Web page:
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In 2020 and amidst the upsurge in discourse around de-industrialisation, a consortium of sixteen indigenous leaders and organisations released a briefing statement that urged change amongst modern regenerative farming movements. Called ‘ Whitewashed Hope ’, the critique encouraged these movements to go deeper than simply taking indigenous practices out of context, but rather to encompass the worldviews they represent and in doing so to enable the cultural and relational changes needed for humanity’s collective healing. This paper takes a critical analysis approach to address the question of whether the critique of regenerative agriculture holds true for biodynamic agriculture in particular. This is explored using the hypothesis that there is no evidence of a synergistic relationship between the biodynamic worldview and the indigenous worldview as characterised in the document Whitewashed Hope . Drawing from the works of Rudolf Steiner as well as from other biodynamic texts, the paper uncovers synergies that exist between biodynamic and indigenous worldviews and explores the implications for regenerative farming systems. The aim of this paper is to instigate further debate and enquiry around the underexplored topic of how our worldviews impact our farming systems and of ways to develop an expanded worldview for more revitalised farming in the European context. Graphical Abstract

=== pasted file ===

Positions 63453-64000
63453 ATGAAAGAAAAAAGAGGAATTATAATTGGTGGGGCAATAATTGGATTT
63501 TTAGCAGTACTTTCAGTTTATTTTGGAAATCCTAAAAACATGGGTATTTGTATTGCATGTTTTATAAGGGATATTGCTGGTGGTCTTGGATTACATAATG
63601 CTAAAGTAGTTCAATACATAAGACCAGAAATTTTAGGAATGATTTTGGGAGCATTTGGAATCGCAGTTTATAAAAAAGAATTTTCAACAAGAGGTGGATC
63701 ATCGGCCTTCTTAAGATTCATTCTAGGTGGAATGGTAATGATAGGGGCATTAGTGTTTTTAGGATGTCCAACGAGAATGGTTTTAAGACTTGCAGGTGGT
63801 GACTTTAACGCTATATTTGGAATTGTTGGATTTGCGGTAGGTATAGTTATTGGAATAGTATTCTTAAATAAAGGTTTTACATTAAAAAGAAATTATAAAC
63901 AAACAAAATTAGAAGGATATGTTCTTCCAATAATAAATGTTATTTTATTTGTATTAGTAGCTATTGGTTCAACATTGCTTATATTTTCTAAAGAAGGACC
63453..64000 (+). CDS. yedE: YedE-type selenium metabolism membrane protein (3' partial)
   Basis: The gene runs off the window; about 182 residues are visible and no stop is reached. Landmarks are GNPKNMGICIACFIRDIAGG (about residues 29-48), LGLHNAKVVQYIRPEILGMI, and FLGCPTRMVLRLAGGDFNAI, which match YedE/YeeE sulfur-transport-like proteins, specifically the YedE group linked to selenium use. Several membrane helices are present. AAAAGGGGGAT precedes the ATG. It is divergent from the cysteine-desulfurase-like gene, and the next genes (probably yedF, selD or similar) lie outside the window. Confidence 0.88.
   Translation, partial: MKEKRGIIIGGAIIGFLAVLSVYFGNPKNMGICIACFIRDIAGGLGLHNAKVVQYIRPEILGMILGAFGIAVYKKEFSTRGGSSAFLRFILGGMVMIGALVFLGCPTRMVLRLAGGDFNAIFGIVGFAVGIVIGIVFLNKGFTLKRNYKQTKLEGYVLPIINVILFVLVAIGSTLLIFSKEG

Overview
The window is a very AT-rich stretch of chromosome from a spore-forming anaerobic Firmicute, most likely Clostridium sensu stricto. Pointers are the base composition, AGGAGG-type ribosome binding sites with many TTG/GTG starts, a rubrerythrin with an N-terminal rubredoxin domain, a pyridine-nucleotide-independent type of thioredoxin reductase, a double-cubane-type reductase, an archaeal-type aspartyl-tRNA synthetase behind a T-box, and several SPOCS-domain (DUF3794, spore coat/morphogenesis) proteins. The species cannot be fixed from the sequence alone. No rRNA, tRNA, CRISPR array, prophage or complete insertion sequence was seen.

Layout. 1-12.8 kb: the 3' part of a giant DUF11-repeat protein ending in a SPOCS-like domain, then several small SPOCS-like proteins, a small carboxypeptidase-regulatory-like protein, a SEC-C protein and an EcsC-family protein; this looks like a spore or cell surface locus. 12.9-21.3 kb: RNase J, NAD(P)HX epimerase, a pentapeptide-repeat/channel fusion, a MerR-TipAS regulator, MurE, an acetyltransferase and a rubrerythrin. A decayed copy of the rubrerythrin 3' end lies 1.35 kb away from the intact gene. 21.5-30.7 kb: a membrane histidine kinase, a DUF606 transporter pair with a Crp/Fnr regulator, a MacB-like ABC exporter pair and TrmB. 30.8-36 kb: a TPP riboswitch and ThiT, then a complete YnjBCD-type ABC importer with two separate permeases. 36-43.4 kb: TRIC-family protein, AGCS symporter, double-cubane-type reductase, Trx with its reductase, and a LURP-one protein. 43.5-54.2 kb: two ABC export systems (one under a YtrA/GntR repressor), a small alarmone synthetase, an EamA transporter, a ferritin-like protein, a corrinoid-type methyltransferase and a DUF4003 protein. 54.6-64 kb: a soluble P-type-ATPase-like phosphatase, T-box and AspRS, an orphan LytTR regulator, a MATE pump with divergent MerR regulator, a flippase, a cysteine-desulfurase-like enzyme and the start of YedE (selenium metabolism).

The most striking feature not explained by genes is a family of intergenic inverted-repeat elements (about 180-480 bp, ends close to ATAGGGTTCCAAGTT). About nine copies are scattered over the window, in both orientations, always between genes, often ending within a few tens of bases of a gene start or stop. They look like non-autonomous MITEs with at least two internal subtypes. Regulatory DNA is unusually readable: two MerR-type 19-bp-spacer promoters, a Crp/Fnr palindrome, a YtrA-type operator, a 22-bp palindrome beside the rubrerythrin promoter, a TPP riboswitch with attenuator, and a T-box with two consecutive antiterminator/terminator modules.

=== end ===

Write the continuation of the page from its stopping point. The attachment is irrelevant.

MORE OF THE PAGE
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The larvae of the black soldier fly (BSFL, Hermetia illucens) efficiently close resource cycles. Next to the nutrient-rich insect biomass used as animal feed, the residues from the process are promising plant fertilizers. Besides a high nutrient content, the residues contain a diverse microbial community and application to soil can potentially promote soil fertility and agricultural production through the introduction of beneficial microbes. This research assessed the application of the residues on plant-associated bacterial and fungal communities in the rhizosphere of a grass-clover mix in a 42-day greenhouse pot study. Potted soil was amended with BSFL residues (BR+) or conventional compost (CC+) produced by Rwandan waste management companies in parallel to residues and compost sterilized (BR-, CC-) by high energy electron beam (HEEB) as abiotic controls. The fertilizers were applied at a rate of 150 kg N ha−1. Soil bacterial and fungal communities in both fertilizer and soil were assessed by high-throughput sequencing of ribosomal markers at different times after fertilizer application. Additionally, indicators for soil fertility such as basal respiration, plant yield and soil physicochemical properties were analyzed. Results showed that the application of BSFL residues influenced the soil microbial communities, and especially fungi, stronger than CC fertilizers. These effects on the microbial community structure could partly be attributed to a potential introduction of microbes to the soil by BSFL residues (e.g., members of genus Bacillus) since untreated and sterilized BSFL residues promoted different microbial communities. With respect to the abiotic effects, we emphasize a potential driving role of particular classes of organic matter like fiber and chitin. Indeed, especially taxa associated with decomposition of organic matter (e.g., members of the fungal genus Mortierella) were promoted by the application of BSFL residues. Soil fertility with respect to plant yield (+17% increase compared to unamended control) and basal respiration (+16% increase compared to unamended control) tended to be improved with the addition of BSFL residues. Findings underline the versatile opportunities for soil fertility arising from the application of BSFL residues in plant production and point to further research on quantification of the described effects.